Obstetrics Simplified - Diaa M. EI-Mowafi

The Puerperium
Puerperal sepsis


NORMAL PUERPERIUM

Definition

It is the 6-8 weeks following delivery during which the anatomical and physiological changes of pregnancy regress.

Physiological changes

General changes

  • Temperature: normal but,
    • A reactionary rise may occur after difficult labour. It does not exceed 38oC and drops within 24 hours.
    • A slight rise may occur at the 3rd day due to engorgement of the breasts.
  • Pulse: normal but may rise if there is haemorrhage or infection.
  • After pains: Painful uterine contractions occur in early puerperium increasing with suckling due to oxytocin release. If intolerable use analgesics.
  • Breasts:
    • Colostrum is secreted in the first 3 days.
    • With the establishment of milk secretion at the 3rd to 4th day, the breasts become engorged, larger, painful, tender while suckling relieves the discomfort.
    • Suckling stimulates prolactin secretion, which causes milk production and oxytocin release, which stimulates milk ejection.
  • Urine: Diuresis by the 2nd - 4th day, lasting for 3-4 days.
    • Retention of urine may occur due to:
      • Atony of the bladder.
      • Laxity of the abdomen.
      • Recumbancy.
      • Reflex inhibition if the perineum is sutured.
      • Compression of the urethra by vulval oedema or haematoma
  • Bowel: Tendency to constipation due to;
    • Atony of the intestine.
    • Laxity of abdomen and perineum.
    • Anorexia.
    • Loss of fluids.
  • Loss of weight: due to
    • Evacuation of the uterine contents.
    • More fluid loss in urine and sweat.
  • Blood:
    • Increased coagulability of the blood continues during the first two weeks in spite of significant decrease in a number of coagulation factors.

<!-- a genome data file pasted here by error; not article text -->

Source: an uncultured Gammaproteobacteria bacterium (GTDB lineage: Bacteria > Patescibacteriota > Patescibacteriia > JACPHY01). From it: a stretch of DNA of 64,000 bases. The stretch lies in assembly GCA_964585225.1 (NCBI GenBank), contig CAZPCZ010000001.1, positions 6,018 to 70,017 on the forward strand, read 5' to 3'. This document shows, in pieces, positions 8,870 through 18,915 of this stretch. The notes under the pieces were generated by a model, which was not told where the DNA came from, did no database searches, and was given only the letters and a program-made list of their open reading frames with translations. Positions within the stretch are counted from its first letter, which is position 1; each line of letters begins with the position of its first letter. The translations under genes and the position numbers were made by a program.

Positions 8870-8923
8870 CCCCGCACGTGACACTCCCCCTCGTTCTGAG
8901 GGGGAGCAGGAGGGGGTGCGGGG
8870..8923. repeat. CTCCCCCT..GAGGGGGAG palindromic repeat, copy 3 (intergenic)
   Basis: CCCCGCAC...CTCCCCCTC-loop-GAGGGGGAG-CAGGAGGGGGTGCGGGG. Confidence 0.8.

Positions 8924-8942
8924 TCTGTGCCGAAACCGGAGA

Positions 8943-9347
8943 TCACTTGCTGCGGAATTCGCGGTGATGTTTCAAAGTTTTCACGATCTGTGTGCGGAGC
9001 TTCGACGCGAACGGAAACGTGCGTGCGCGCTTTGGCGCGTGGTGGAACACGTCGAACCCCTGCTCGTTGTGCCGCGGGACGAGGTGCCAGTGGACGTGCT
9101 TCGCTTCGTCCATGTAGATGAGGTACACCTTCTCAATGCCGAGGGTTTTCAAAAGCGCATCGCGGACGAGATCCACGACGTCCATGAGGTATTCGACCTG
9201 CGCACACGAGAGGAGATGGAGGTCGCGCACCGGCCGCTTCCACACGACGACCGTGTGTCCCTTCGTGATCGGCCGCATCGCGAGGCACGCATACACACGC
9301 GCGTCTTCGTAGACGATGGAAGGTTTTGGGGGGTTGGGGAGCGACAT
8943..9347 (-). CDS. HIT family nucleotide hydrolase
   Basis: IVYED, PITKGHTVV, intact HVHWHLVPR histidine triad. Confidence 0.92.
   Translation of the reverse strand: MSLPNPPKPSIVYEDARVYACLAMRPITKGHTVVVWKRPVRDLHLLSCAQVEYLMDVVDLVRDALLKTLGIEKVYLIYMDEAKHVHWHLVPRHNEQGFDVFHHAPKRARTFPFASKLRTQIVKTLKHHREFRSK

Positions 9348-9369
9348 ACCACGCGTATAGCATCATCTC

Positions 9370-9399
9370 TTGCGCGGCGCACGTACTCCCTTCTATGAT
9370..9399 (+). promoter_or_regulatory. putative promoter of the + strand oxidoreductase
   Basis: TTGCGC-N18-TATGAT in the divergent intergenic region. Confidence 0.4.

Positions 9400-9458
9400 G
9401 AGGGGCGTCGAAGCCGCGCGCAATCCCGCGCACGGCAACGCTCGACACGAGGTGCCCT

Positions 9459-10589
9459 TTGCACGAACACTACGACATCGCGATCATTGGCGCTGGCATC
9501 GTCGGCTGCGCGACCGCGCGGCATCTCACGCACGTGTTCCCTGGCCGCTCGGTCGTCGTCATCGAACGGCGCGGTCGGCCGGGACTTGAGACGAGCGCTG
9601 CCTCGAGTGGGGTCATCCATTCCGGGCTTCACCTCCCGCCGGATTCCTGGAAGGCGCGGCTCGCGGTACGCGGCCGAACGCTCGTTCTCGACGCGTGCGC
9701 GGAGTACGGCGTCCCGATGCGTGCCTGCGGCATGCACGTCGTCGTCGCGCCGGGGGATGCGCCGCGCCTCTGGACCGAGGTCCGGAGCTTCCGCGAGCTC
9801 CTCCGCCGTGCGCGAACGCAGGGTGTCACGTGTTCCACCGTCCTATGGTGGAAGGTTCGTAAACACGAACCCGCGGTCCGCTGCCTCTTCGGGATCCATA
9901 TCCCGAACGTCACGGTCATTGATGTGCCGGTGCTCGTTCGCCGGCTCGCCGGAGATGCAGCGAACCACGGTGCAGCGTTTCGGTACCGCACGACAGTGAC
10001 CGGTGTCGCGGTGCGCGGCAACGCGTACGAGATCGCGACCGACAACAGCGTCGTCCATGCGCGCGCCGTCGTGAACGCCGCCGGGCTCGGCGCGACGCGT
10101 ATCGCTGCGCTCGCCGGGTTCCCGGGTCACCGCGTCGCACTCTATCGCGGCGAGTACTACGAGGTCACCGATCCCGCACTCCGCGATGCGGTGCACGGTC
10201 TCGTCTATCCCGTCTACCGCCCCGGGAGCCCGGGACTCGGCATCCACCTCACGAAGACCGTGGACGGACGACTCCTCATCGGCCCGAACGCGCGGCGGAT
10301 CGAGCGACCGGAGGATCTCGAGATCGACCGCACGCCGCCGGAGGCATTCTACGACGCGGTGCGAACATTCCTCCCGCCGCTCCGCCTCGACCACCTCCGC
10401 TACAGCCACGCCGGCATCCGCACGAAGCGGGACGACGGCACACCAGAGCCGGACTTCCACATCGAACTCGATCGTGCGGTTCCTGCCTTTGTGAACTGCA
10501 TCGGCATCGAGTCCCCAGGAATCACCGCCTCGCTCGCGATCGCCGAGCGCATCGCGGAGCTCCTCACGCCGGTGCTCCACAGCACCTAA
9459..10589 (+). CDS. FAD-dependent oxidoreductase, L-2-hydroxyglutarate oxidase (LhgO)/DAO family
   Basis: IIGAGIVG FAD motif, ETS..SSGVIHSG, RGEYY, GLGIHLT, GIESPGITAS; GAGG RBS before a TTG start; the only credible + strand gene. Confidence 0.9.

• Haemoglobin concentration: tends to fall in the first 2-3 days.
  • Menstruation: is regained by the 6th - 8th weeks after delivery but in lactating women a variable period of amenorrhoea may be present.

Local changes

  • The uterus is involuted as follow:
    • Structure: i) Autolysis of the excess muscle fibres. ii) The blood vessels are obliterated by thrombosis and become degenerated while its remnants are transformed into elastic tissues iii) The decidua, except the basal layer, is separated.
    • Weight: After delivery the uterine weight is 1000 gm . By the end of 6 weeks it is 50 gm.
    • Size: After delivery the length of the uterus is 20 cm and felt at the level of umbilicus. After one week it is midway between umbilicus and symphysis pubis. After 2 weeks it is at the level of symphysis. By the end of the 6th week it is 7.5 cm long.
    • Uterine ligaments: are involuted and subinvolution predisposes to prolapse and retroversion.
  • Lochia:
    • It is the genital tract discharge in the first 15 days of peurperium.
    • It is alkaline and composed of blood, decidual fragments, cervical mucus, vaginal transudate and bacteria.
      • Lochia rubra (red): consists mainly of blood and decidua. It lasts for 5 days.
      • Lochia serosa (pale): due to relative decrease in RBCs and predominance of leukocytes. It lasts for 5 days.
      • Lochia alba (white): consists mainly of leukocytes and mucus. It lasts for 5 days.
    • Persistence of red lochia means subinvolution.
    • Offensive lochia means infection.